Empowering Better End-of-Life Dementia Care (EMBED-Care) Programme

Sophie Crawley is a Research Assistant and Doctoral Research Fellow in the Marie Curie Palliative Care Research Department, University College London. Here, she introduces EMBED-Care; the ground-breaking research programme aiming to significantly improve palliative and end-of-life care for people with all types of dementia in the UK. EMBED-Care is a joint collaboration between the Marie Curie Palliative Care Research Department, University College London and the Cicely Saunders Institute, King’s College London.  


Sophie Crawley.

Dementia is the commonest cause of death in the UK. One in three of us will die with dementia. Globally, Alzheimer’s disease and other dementias are the seventh most common cause of death.1 Currently, not everyone who dies with or dies from dementia receives appropriate high-quality end-of-life care and we do not fully know what is needed.

The UK’s EMBED-Care Programme 2 aims to address this pressing issue by developing and evaluating a new approach to ensure that palliative care is a vital part of dementia care across health and social care services, regardless of a person’s age or dementia stage or type. To increase our knowledge about what people need, we are starting a large cohort (group) study of people with dementia who may be nearing the end of their lives.

What do we hope to find out?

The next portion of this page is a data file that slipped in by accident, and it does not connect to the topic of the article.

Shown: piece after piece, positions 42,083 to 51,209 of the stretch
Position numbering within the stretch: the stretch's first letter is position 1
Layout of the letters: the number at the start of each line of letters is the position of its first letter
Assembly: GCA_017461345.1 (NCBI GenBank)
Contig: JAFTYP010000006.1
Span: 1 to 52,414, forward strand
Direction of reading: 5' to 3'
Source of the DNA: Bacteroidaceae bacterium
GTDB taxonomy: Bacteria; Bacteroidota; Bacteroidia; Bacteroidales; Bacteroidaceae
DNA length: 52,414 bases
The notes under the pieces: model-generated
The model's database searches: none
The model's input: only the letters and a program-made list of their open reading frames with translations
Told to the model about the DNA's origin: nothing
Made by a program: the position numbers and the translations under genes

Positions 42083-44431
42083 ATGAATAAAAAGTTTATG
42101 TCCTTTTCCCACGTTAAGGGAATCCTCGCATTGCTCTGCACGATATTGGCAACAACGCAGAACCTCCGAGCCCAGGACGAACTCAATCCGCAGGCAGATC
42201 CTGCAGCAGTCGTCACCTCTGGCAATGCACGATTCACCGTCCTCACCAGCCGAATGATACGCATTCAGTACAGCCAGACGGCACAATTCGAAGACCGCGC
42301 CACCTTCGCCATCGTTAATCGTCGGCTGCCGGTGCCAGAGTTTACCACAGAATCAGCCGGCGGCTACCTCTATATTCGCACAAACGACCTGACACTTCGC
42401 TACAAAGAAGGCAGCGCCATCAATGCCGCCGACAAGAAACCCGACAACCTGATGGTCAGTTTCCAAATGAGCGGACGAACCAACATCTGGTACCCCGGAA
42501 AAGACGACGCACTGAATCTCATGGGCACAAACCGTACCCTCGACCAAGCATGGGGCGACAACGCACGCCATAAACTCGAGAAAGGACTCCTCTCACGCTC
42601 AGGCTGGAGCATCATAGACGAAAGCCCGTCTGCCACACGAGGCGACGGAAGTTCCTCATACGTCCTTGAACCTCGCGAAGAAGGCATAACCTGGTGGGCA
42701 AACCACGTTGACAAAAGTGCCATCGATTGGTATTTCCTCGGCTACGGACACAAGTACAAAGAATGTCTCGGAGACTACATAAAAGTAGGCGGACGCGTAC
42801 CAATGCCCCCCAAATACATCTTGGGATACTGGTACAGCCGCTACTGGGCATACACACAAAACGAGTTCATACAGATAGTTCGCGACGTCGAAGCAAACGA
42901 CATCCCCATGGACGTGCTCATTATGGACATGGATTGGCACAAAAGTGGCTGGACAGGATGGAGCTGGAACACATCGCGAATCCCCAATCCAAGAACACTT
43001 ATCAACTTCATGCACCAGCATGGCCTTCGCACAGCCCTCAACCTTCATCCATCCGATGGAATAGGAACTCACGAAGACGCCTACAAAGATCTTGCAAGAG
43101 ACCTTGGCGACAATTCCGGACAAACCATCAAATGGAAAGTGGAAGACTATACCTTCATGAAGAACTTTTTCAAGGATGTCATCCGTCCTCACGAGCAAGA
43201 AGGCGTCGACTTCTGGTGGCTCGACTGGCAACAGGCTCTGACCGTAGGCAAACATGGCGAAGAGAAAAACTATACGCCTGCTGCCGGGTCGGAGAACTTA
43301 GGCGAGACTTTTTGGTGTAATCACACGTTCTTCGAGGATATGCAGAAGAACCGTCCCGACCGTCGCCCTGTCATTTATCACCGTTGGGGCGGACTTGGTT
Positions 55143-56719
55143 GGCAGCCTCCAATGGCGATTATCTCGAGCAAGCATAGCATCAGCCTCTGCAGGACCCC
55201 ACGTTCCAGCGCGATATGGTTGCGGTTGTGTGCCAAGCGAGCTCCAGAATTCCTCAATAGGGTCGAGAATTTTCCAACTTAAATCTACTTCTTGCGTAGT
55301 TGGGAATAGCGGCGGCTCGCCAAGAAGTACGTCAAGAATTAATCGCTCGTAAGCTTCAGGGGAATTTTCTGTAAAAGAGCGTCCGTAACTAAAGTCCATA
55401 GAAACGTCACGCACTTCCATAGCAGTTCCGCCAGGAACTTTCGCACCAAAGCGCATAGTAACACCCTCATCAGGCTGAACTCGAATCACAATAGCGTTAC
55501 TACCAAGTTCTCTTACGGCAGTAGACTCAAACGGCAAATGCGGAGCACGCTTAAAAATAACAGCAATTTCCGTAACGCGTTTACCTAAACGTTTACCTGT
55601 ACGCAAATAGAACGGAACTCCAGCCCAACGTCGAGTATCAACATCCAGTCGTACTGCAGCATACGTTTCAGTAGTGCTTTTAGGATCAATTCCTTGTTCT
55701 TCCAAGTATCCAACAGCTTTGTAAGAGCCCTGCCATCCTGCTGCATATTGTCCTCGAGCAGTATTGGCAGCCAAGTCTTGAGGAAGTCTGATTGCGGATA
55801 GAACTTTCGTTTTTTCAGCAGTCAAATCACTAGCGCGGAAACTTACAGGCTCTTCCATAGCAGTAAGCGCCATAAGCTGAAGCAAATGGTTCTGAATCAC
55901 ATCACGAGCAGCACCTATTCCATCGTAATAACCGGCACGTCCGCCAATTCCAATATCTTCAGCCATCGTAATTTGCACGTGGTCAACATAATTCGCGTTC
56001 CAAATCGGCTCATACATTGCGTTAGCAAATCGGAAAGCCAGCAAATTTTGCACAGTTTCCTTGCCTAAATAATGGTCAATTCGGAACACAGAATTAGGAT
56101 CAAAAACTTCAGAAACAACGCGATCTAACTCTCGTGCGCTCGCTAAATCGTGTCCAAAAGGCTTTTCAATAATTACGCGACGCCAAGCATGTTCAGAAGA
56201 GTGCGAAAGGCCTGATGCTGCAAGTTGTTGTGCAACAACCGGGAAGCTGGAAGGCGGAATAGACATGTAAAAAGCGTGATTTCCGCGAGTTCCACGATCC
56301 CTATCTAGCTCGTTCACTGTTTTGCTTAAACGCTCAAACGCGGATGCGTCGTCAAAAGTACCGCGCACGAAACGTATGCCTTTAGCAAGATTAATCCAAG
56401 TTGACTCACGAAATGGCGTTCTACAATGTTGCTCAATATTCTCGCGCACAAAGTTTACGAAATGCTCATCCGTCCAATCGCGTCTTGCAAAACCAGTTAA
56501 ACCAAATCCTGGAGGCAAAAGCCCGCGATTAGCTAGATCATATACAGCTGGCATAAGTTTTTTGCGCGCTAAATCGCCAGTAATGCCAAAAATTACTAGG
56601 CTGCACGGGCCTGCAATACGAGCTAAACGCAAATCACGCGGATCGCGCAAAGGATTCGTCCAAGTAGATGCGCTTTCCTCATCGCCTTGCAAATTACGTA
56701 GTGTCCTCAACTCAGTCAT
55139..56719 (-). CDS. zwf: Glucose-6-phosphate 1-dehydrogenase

We will be talking to nearly 300 people living with dementia, their family or friend carers, as well as their healthcare professionals. We are recruiting people at any stage of dementia who have had an unplanned hospital admission as we know that this may be a marker that they are nearing the end of life. We will collect information on their unmet needs for up to 12 months and identify how these needs may impact on comfort, quality of life, the use of services and care transitions. We also want to understand why people with dementia are admitted to hospital towards the end of life and reduce burdensome hospitalisation when there is limited benefit for the person with dementia and their carers.

We will also explore family carers’ experiences of how care and services support them in their caring role. This is of particular interest to me as my PhD is looking at how a supportive care network can help carers cope with day-to-day stresses and feel emotionally supported.

We are running two innovative smaller cohort studies to develop crucial new knowledge and insights into unmet needs for people with Young Onset Dementias and Prion disease.

How will we use this new information?

We aim to empower people living with dementia, carers and staff to identify and address changing physical, psychosocial and spiritual needs with disease progression. The novel cohort study will generate new knowledge from people living with all types of dementia, carers and healthcare professionals. It will deliver a framework of palliative care for people affected by dementia. The framework is underpinned by conceptual understanding on priorities for palliative dementia care in the published evidence and policy, and analysis of anonymised clinical data on transitions in care settings towards the end of life. We have worked with people affected by dementia to ensure their needs are at the heart of our research and our new approach to dementia palliative care. We will use a co-design approach, which involves working together with people living with dementia, their family carers and professionals. Guided by their knowledge and experiences, we will collaboratively develop a service delivery intervention of integrated palliative dementia care. We will then evaluate this, to understand how well this works across settings from the home, care home and hospital to ensure it is practical, feasible and useful.